Used 2004 Honda Civic Consumer Reviews
Well, it's been 5 years since I purchased this car used, with 32k on the clock. It now has 145k on it, and I'm expecting to own it another 3 years and 60k. So that right there should tell you something about it. This gen of Civic is, quite simply put, the ideal commuter and city car. The engine is reasonably smooth and peppy. Very low road noise with Goodyear Affinity Triple-treads. Steering is nicely weighted for city driving. Ride quality is sportier than it's American counterparts, and build quailty is far and above the class leader. 5 adults will fit if needed. Sunroof and power gizmos abound. Repairs are infrequent and cheap. 36 highway, 30 city. How can you go wrong?
I wrote a review with the same title when I purchased the car. I'm still driving it today and have a few updates I think are worth noting. I don't expect many more people to buy this car, but hey, I might as well share what I know. The biggest mechanical issues have been that the check engine light came on around 130,000 and intermittently has gone off and on again since. There is a software fix, but it cuts your MPG from what I had heard so I've just dealt with the light since then. One of the front wheel bearings went out as well as the sway bar end links, those things are pieces of junk but cheap to replace. The AC compressor and radiator developed problems and needed to be replaced around 200,000. The IMA battery light finally came on for me but not until about 215,000 miles. The tell tale sign it's on the horizon is a constant "recalibration" the car does where the battery will "drain" all of its bars even if you aren't accelerating, and then start to charge again. You can note this process happening as well because even with the pedal to the floor, no assist will kick in. Bumblebee batteries makes some great replacements, but for me I've just dealt with the old one. I'm still using the original clutch, but the ISB in the transmission developed some noise like the other models in this year range. No oil leaks/burn to report yet. My MPG when I got the car was mid upper 40s in a rural area with no mountains. I now live in an area with mountains and I use the car to go over passes and have a mountain bike strapped to it frequently. My *worst* MPG average over a tank was about 35 in the 7+ years I've owned the car but now averages around 38-40. Overall, I think this car was pretty solid for an older hybrid. It's efficient, cheap to maintain and buy, and as long as it's standard a blast to drive. For a car that's driven across the country, through countless mountain passes with thousands of feet of gain, on forest service roads and more, I can't ask for more from the $6000 it cost me in 2010.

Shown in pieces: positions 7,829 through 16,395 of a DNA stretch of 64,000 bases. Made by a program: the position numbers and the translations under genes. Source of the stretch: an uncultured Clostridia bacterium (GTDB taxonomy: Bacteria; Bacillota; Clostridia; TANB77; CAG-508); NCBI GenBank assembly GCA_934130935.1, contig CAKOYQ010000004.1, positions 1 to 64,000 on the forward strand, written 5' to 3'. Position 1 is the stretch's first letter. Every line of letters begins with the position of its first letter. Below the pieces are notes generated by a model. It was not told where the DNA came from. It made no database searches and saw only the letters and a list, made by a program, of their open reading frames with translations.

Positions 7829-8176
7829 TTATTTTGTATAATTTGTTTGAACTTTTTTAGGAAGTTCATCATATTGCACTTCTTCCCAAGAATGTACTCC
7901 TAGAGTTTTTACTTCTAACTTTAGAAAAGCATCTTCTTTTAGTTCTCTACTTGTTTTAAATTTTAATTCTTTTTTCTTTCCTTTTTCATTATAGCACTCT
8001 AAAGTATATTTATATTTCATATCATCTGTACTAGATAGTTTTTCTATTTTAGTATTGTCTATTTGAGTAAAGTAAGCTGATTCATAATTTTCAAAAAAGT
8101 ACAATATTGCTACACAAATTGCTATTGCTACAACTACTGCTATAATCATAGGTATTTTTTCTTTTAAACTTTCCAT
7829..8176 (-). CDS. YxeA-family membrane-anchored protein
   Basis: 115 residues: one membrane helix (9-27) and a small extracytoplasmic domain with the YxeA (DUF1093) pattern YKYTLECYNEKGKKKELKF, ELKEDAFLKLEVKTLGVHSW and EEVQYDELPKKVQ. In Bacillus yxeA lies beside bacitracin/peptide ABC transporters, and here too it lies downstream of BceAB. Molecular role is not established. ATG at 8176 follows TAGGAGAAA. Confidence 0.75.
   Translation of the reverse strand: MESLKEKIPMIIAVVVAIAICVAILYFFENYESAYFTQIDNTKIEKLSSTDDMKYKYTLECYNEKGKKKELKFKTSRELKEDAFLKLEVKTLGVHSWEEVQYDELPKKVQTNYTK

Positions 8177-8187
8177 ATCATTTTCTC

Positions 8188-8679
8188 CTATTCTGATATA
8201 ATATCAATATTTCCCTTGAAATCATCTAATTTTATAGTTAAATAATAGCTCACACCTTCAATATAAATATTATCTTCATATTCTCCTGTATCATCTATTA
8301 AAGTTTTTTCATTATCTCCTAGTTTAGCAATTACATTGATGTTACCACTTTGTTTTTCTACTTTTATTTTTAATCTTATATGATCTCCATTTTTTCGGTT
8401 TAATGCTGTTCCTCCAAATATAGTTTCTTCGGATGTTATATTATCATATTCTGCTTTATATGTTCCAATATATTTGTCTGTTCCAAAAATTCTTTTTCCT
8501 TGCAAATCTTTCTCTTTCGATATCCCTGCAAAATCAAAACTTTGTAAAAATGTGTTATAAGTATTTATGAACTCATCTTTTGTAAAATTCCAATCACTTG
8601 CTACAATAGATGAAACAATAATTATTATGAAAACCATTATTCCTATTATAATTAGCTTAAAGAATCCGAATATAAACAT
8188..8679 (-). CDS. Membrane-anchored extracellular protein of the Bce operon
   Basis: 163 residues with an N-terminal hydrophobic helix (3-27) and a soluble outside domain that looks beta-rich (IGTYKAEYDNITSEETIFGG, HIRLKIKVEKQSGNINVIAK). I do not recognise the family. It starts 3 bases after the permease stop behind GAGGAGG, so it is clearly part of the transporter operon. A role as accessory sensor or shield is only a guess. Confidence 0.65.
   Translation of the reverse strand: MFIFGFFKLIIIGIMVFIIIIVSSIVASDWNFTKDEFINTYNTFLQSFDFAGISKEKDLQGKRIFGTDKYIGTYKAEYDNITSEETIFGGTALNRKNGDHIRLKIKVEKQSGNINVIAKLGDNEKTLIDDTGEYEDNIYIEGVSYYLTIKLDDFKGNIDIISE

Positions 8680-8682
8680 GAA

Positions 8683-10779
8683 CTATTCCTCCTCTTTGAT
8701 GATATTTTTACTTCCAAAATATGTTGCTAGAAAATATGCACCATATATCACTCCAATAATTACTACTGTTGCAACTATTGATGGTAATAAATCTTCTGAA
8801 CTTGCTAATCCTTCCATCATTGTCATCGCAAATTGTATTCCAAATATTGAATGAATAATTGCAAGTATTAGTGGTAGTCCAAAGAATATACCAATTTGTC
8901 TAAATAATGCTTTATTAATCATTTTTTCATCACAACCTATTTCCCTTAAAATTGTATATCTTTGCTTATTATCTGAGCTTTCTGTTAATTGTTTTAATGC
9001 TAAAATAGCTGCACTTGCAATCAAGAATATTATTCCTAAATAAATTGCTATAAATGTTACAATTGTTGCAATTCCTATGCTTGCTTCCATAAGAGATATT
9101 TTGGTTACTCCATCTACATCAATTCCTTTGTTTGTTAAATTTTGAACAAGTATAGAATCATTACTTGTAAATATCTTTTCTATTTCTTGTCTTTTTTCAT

$4300!!!! That's the price quoted by the dealership to replace the hybrid battery if it fails after the 80K warranty. 40.4!!!! That's my average MPG since I purchased my hybrid. Not quite 50/49 MPG. Consider the negatives before you buy a hybrid. Go for the standard engine!!!!
The IMA light came on, so I took it to the Dealer to check. The IMA system was not charging, so they had to order a new one for me. The cost of replacement was $5000, which I did not have to pay, as they are warrantied for 10 years. I wanted to know if this is a common problem with The Honda Hybrid, as mine is less than 4 years old.
I bought this car for my 65 mile round trip commute. It's awesome on the highway if I drive at a constant speed. Going 80, I'll get about 42 mpg. 65-70 mph and it will be around 45-48 mpg. Be a pain to everyone else (55-60mph) and get 49-52 mpg. Acceleration is horrible, and so is the throttle response when trying to stomp on the accelerator pedal. Overall, this car does what it is intended to, be a great commuter. In addition, it is easy to drive at the limits because the low rolling resistance tires are always screaming at you.